On November 21, 2011, President Obama signed into law the Veterans Opportunity to Work (VOW) to Hire Heroes Act. This new law was passed quickly and with rare bipartisan and bicameral support. Two of the more significant provisions of this new Act are discussed in this Alert.
First, this new legislation provides for job training and transition assistance to veterans, which is a direct attempt to reduce their unemployment rate. The Department of Labor’s Bureau of Labor Statistics recently reported that the jobless rate for those who served in Iraq and Afghanistan is 12.1% – much higher than the national average of 9%. A more detailed analysis of this figure reveals that approximately 2/3 of these veterans are under the age of 35 which, when broken down further, translated into an alarmingly high unemployment rate of 21.9% in 2010 for males ranging in age from 18 to 24. The new law provides a range of methods to address this situation, among which are increases in education and training, job counseling, transition and placement assistance, and additional help for disabled veterans. Of particular interest to employers are the tax credits available for companies which hire veterans. Generally, the law provides a tax credit of up to $5,600 for hiring a veteran who has been looking for a job for more than 6 months, a $2,400 credit for a veteran unemployed for more than 4 weeks but less than 6 months, and a tax credit of up to $9,600 for hiring a veteran with service-connected disabilities who has been looking for a job for more than six months. These provisions became effective November 22, 2011, and will remain in effect through December 31, 2012.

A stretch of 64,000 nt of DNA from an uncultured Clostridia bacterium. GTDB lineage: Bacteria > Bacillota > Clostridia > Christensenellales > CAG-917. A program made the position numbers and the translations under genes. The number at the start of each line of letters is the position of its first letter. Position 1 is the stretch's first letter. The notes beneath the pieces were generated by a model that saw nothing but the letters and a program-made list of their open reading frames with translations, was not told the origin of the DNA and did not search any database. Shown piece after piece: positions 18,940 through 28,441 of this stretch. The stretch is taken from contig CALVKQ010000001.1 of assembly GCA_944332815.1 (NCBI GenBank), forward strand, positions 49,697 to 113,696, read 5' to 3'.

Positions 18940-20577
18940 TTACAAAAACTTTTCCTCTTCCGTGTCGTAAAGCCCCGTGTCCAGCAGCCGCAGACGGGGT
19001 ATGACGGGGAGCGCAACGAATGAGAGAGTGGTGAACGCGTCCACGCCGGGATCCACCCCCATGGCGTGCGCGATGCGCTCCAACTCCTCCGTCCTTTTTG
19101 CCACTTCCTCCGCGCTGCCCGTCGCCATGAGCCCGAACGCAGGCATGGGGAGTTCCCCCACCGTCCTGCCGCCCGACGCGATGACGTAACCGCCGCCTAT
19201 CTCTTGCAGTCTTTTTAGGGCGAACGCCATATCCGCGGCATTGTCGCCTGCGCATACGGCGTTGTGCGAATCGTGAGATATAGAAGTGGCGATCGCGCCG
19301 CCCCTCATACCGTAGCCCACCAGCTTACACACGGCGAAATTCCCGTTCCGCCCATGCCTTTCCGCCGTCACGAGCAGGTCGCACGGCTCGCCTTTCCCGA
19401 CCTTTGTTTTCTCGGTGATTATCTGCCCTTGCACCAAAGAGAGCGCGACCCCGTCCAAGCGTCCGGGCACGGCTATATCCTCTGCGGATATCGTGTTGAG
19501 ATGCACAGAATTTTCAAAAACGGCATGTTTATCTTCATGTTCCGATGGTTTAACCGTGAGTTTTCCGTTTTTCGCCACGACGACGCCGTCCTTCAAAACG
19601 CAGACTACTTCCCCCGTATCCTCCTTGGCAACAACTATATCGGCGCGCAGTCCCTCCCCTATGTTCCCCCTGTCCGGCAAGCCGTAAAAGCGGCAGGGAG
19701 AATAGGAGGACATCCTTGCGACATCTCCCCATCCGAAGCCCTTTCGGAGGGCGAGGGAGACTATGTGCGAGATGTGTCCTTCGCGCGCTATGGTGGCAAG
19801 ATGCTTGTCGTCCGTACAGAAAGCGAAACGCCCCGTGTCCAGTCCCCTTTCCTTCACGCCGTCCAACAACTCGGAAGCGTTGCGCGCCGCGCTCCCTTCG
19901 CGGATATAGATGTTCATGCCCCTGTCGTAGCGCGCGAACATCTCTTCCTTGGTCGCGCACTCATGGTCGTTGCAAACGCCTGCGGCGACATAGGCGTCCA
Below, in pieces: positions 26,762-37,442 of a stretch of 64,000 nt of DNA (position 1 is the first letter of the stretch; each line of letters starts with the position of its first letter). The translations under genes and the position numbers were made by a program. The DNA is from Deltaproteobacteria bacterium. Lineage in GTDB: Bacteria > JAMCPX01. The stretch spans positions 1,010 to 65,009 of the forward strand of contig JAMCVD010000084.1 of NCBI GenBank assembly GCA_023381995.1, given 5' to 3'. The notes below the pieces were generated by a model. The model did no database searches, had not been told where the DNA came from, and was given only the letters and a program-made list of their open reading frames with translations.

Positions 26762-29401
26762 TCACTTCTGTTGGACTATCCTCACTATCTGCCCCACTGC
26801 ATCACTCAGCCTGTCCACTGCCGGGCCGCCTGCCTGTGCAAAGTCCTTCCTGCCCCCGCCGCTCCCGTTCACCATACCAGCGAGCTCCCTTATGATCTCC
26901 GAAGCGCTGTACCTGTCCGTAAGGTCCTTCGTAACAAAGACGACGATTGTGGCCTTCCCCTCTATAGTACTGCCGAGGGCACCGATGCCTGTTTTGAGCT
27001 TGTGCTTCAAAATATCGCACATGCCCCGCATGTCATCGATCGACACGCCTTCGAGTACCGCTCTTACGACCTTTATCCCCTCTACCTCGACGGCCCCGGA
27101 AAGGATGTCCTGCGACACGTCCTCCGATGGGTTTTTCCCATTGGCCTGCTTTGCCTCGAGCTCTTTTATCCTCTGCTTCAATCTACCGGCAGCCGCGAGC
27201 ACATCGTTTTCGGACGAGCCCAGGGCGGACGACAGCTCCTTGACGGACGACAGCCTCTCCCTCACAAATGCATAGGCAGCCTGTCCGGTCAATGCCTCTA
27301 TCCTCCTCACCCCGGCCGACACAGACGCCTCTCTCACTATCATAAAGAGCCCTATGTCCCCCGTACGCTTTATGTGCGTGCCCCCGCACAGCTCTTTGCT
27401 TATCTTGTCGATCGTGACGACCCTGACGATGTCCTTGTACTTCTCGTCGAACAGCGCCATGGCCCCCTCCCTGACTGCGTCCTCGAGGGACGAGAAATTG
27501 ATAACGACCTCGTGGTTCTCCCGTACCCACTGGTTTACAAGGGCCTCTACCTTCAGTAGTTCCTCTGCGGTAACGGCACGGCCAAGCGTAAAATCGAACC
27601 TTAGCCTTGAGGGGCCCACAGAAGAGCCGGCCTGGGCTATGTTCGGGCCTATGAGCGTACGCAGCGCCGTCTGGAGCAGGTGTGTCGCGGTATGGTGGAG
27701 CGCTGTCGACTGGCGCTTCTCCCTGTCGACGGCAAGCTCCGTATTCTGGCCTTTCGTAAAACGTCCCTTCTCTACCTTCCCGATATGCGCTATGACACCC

Second, the new law amends the Uniformed Services Employment Rights Act (USERRA) – the federal law which provides job protection to service members – to recognize claims of hostile work environment based on an individual’s military status. By amending USERRA to prohibit discrimination with respect to the “terms, conditions, or privileges of employment,” the VOW to Hire Heroes Act establishes the same standard for hostile work environment claims on account of military status as that governing Title VII and similar employment discrimination laws. Given that this portion of the law is characterized as a “clarification of benefits of employment covered under USERRA,” employers should proceed from this point forward – if they have not already – to conduct business in accordance with this new standard. In addition, because the new law is intended to expand the types of claims available under USERRA, employers would be well advised to (i) make sure they include military and veteran status in their equal employment opportunity policies, (ii) provide reporting procedures for USERRA workplace complaints, and (iii) train their supervisors regarding USERRA compliance and the need for prompt and full investigation of any complaints.